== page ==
Sigo sin entender qué pasó ayer.
I still don’t understand what happened yesterday.
Sigo sin entender la historia.
I still don’t understand the story.
Spanish Idioms: Not Knowing or Understanding
A Spanish idiom is an expression natural to only native speakers. Idioms have a non-literal meaning attached to them. However, native speakers easily understand them due to their intuitive use and familiarity.
Here are some example idioms for saying I don’t know in Spanish.
No te caché
No te caché can mean “I didn’t get that” or “I didn’t understand you.”
It’s an informal expression used in several Central American countries.
No te caché lo que dijiste.
I didn’t get what you said.
Me mata la curiosidad
Me mata la curiosidad literally translates to “curiosity is killing me.” It’s a way of expressing your eagerness to understand and know why something happened.
Me mata la curiosidad, quiero saber qué más pasó ayer.
Curiosity is killing me. I want to know what else happened yesterday.
Top off this lesson with 20+ Expressions Using ‘Más’ and ‘Menos’.
No le agarro la onda
No le agarro la onda is often used in Mexico. It’s an idiom that stands for “I can’t seem to get it” or “I don’t know how to do that.”
No le agarro la onda a cocinar.
I can’t seem to get how to cook.
No estamos en la misma página
No estamos en la misma página means “we’re not on the same page.”
We use it when we have different understandings of what’s going on with another person.
No estamos en la misma página, yo siento que las cosas pasaron de diferente manera.
We’re not on the same page, I feel like things went down differently.
More Ways To Say “I Don’t Know”
The expression no se for saying I don’t know in Spanish can be used for talking about people, events, places, objects, and many different subjects. It ‘s usually followed by quien (who), que (what), cuando (when), cual (which), and como (how).
Let’s see the expression no se connected to different clauses using these essential words.
No sé quién eres tú.
I don’t know who you are.
No sé qué decirte.
I don’t know what to say.
No sé qué es eso.
I don’t know what that is.
No sé cuándo llegarás.
I don’t know when you’re arriving.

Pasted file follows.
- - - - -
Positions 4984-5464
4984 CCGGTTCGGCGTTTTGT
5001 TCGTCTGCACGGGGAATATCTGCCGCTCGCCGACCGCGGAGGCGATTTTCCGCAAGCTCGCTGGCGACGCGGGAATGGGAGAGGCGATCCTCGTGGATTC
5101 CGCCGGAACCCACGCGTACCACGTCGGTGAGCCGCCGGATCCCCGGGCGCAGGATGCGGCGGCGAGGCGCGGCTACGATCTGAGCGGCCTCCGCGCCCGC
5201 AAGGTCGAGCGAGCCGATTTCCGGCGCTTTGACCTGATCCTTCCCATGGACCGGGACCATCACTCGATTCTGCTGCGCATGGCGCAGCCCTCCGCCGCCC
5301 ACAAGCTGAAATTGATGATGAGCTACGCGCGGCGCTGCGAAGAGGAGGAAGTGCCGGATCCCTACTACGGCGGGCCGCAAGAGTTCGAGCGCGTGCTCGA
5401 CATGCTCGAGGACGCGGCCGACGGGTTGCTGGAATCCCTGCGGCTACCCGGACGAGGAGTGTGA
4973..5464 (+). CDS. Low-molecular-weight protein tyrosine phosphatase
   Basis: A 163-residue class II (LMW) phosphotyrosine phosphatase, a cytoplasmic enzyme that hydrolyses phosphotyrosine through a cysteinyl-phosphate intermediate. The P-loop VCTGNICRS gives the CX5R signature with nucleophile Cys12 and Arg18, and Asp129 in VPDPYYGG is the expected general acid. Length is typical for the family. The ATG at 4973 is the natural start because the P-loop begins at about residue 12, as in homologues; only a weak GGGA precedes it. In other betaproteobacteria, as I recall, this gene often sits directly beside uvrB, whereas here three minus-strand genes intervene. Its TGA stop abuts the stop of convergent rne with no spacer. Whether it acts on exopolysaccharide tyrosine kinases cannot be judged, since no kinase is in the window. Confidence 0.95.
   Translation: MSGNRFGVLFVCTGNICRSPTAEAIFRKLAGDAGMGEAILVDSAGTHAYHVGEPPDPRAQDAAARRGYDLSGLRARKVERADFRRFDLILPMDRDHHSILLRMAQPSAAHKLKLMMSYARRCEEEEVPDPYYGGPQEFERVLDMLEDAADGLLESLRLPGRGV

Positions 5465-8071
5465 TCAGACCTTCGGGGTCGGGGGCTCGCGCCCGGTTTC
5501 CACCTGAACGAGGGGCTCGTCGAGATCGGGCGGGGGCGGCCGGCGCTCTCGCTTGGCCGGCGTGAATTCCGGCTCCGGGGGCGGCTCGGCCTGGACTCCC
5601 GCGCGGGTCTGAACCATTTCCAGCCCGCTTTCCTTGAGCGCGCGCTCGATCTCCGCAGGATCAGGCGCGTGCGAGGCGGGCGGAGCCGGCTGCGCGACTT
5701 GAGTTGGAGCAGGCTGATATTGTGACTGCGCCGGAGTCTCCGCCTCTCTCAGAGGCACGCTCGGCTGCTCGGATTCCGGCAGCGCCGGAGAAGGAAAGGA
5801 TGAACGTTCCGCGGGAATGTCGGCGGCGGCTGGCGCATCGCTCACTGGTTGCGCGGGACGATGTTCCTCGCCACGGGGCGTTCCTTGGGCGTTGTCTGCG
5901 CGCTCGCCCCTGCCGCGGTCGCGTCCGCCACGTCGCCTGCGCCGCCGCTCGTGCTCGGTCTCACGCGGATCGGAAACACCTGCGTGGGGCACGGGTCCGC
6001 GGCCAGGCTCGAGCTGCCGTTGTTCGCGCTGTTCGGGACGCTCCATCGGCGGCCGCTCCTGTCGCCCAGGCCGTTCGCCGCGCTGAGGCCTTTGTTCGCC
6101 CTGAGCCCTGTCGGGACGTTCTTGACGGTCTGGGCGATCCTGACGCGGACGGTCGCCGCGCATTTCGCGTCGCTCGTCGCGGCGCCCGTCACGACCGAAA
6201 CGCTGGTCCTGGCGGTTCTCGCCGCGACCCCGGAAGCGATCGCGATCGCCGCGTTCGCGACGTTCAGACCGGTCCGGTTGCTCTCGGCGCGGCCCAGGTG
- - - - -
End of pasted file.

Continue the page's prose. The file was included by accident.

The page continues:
No sé cuál es ese.
I don’t know which one that is.
No sé cómo se dice.
I don’t know how to say it.
Learn Other Spanish Expressions and Idioms
When you master Spanish expressions, your confidence as a Spanish learner grows and you start using new vocabulary naturally.
Sign up for a free trial class with our teachers from Guatemala. You’ll be amazed with the results our different programs can give you. Take your communication skills to the next level and take on the challenge of learning Spanish with the best of the best.
Join one of the 40,000 classes that we teach each month and you can experience results like these
“HSA offers very affordable, quality, one on one classes with a native speaker. My son has greatly benefited from taking classes. We have seen his confidence increase as well as his pronunciation improve, because he learns from a native Spanish speaker. HSA has quick, personal customer service. Our family has been very pleased with our experience so far!”
– Erica P. Parent of 1
“Getting to know wonderful teachers who care about me and my growth in language and education. Evelyn Gomez and Erick Cacao are two of the most extraordinary people I have ever met, and talking with them in Spanish at the beginning of classes is always so fulfilling and greatly contributes to my happiness, joy, and wellbeing.”
“My Son, Heath, is taking the classes. He’s been with Luisa the entire time and we absolutely love her. She is always patient and is a great teacher. Heath’s dad speaks Spanish so they get to have little conversations.”
– William R, Parent of 3
Ready to learn more Spanish vocabulary? Check these out!
- Spanish Words with Multiple Meanings in Latin America
- World Mental Health Day: A Vocabulary Guide for Mental Health Workers
- Expressing Appreciation in Spanish on World Teachers’ Day
- Art and Painting Vocabulary in Spanish
- Fall En Español: Exploring Autumn Activities for Kids
- Words You Need to Know: Common Spanish Vocabulary
- Blueprints en Español: Construction Spanish Made Simple
- Mastering Hard Words in Spanish
- 29 Cool and Catchy Spanish Phrases To Use With Friends [+Audio] - January 8, 2023
- A Fun Kids’ Guide to Opposites in Spanish (Free Lesson and Activities) - December 29, 2022
- 10 Fun Spanish Folk Tales for Kids - December 10, 2022